After pinching the World Cup, things are kicking over in the Emirates. Darling Farah is conclusive evidence that dubstep has broken there, for one. He’s one of the most talked-about releases for Hyponik, the label that brought you Starkey and Breton.
V is for VBS
Vice’s excellent online TV channel (VBS.tv) has a staggering array of great music shows coming up, featuring documentaries about the new garage explosion and the New Orleans bounce scene, as well as a series following the behind-the-boards activities of producers from Mark Ronson and Lee ‘Scratch’ Perry to Jamie Reynolds and Diplo.
W is for Witch house
If you find yourself thinking this entry is ‘sooooo 2010…’, then consider what happened to the sound – from when Salem paved the way two years ago to when oOoOO, Balam Acab and Creep took up the bleak baton this year. With albums due out from the last three, there’s a pit of doom evolving before our very eyes – we can’t wait to dive in.
X is for X Factor ‘getting cool’
If you’re not too indie to acknowledge the presence of Cowell and co, you might notice some parallels between them and goings-on in good ’ol NME Land. Since this new generation of cred-pop saviours arrived to raise pop’s bar of ‘cool’ higher than it’s been since the ’60s, the show’s tack has been reset. We’re preparing for 2011’s Throbbing Gristle Week already.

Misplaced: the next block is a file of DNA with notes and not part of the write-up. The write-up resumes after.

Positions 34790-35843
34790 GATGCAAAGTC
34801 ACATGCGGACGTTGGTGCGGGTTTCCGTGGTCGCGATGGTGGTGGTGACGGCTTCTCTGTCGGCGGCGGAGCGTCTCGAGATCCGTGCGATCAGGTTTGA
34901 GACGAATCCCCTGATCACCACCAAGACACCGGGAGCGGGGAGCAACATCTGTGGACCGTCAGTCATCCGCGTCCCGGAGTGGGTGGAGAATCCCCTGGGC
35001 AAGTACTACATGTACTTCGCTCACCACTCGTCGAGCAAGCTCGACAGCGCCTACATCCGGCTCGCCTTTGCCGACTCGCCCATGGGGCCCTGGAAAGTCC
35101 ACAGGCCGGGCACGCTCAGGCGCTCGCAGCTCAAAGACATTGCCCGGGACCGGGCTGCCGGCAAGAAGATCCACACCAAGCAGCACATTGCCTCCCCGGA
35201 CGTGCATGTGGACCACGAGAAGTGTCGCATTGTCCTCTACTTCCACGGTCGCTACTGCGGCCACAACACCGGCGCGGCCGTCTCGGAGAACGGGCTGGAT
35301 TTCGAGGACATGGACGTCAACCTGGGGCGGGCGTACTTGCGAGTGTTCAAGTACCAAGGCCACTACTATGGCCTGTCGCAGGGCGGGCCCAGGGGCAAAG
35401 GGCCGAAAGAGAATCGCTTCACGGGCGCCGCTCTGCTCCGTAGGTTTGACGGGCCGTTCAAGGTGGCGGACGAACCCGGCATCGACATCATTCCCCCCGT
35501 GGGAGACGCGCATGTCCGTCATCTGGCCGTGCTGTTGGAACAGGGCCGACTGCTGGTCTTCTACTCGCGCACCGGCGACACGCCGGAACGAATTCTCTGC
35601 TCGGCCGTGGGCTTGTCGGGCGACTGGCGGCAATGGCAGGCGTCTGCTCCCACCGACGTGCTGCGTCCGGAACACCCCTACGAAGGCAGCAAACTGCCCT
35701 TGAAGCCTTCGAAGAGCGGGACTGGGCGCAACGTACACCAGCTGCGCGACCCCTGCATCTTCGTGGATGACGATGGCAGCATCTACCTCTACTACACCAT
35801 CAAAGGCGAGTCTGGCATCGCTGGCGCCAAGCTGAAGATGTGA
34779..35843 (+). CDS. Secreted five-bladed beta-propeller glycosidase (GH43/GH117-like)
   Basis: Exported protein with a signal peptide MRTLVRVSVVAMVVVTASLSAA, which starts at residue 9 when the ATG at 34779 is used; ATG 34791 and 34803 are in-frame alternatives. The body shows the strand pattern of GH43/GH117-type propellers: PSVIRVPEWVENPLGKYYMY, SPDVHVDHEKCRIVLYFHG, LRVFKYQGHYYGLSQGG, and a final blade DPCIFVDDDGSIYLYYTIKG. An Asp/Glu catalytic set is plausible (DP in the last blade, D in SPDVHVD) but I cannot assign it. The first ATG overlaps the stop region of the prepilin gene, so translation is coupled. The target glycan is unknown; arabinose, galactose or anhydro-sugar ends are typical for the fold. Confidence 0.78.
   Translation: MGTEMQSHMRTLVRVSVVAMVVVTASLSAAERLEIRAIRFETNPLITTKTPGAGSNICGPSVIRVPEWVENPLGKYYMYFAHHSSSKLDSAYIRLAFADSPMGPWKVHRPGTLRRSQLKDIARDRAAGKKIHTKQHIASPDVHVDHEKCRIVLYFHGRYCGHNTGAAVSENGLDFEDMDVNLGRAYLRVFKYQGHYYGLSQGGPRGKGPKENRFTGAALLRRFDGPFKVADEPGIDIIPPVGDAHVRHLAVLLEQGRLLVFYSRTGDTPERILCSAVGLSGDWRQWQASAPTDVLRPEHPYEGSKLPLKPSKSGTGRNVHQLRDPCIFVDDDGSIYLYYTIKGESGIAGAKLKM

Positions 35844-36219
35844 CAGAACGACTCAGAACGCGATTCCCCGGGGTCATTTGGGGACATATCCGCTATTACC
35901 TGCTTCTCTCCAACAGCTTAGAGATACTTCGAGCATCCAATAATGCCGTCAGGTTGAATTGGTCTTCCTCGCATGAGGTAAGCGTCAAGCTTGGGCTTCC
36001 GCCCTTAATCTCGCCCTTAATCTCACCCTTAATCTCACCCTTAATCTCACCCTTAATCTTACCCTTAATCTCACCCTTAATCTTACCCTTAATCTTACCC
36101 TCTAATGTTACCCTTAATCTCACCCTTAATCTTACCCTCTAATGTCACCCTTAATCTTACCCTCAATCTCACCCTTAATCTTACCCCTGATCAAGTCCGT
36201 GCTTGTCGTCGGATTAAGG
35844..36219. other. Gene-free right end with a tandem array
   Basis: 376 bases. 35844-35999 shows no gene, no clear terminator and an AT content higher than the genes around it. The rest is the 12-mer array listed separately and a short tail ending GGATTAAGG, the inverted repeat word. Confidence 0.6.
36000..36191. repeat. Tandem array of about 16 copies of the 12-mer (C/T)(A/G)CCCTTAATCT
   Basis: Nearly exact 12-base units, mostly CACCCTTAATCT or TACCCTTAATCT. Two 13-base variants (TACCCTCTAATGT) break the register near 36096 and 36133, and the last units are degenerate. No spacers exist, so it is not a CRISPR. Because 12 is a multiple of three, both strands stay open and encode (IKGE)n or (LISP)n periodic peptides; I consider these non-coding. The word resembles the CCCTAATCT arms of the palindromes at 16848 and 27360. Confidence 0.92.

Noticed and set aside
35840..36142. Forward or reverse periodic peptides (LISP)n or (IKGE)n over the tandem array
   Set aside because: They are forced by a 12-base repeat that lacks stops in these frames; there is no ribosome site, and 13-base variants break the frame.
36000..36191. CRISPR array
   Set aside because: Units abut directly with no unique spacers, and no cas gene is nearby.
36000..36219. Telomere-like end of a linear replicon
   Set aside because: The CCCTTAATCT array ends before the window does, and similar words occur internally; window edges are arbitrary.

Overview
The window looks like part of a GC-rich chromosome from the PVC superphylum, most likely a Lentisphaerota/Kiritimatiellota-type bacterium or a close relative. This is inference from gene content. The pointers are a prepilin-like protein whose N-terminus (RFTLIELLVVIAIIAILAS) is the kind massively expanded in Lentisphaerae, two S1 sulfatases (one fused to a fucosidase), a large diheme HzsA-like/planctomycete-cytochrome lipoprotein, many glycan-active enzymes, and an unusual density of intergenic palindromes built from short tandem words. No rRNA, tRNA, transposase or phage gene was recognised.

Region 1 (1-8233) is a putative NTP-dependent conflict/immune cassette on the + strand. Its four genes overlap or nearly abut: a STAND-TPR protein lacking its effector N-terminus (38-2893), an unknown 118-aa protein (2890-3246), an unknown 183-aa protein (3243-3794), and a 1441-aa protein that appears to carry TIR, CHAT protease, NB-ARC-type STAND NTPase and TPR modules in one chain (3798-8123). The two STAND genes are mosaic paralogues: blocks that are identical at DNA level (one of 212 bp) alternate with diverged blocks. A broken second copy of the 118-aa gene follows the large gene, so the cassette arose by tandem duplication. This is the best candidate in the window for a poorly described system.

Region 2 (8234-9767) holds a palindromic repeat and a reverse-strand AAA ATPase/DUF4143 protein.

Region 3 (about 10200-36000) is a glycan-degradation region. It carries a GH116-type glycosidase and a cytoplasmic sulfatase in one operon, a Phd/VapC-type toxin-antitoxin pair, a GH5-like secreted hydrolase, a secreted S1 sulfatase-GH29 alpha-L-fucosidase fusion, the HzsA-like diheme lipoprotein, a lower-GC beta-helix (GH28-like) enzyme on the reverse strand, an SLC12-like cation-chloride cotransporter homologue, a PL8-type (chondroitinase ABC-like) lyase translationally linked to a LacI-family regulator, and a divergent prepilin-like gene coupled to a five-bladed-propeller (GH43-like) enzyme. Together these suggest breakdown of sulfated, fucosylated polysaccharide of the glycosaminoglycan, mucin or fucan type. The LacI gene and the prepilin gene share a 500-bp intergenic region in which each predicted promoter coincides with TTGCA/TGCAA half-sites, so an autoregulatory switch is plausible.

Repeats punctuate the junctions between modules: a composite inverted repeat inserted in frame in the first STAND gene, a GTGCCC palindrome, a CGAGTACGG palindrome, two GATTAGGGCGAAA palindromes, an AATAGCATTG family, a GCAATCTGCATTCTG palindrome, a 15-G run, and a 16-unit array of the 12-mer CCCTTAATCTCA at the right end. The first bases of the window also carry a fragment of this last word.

Y is for Yo-landi Vi$$er
Our favourite nugget of bizarre indie gossip last year was that Die Antwoord ethereal elfin rhyme-spitter and all-round coolest chick ever (pictured, below) was offered the leading role in Hollywood smash The Girl With The Dragon Tattoo. She turned it down, but from what we hear on the grapevine she’s being rabidly courted by bigshot movie and record producers. So we’re predicting this year you’ll be seeing more from this one. Praise be.
Z is For (New) Zealand
Finally it seems there’s a new generation of bands to equal New Zealand’s legacy of Flying Nun Records and Crowded House. Along with The Naked And Famous, we bet their associates Kids Of 88 will be stomping their techno-party-pop all over the festival circuit this summer. Then there’s surrealist multi-instrumentalist bard Connan Mockasin, whose latest album, released on Erol Alkan’s label, is sure to become a cult hit.
This article originally appeared in the January 8 issue of NME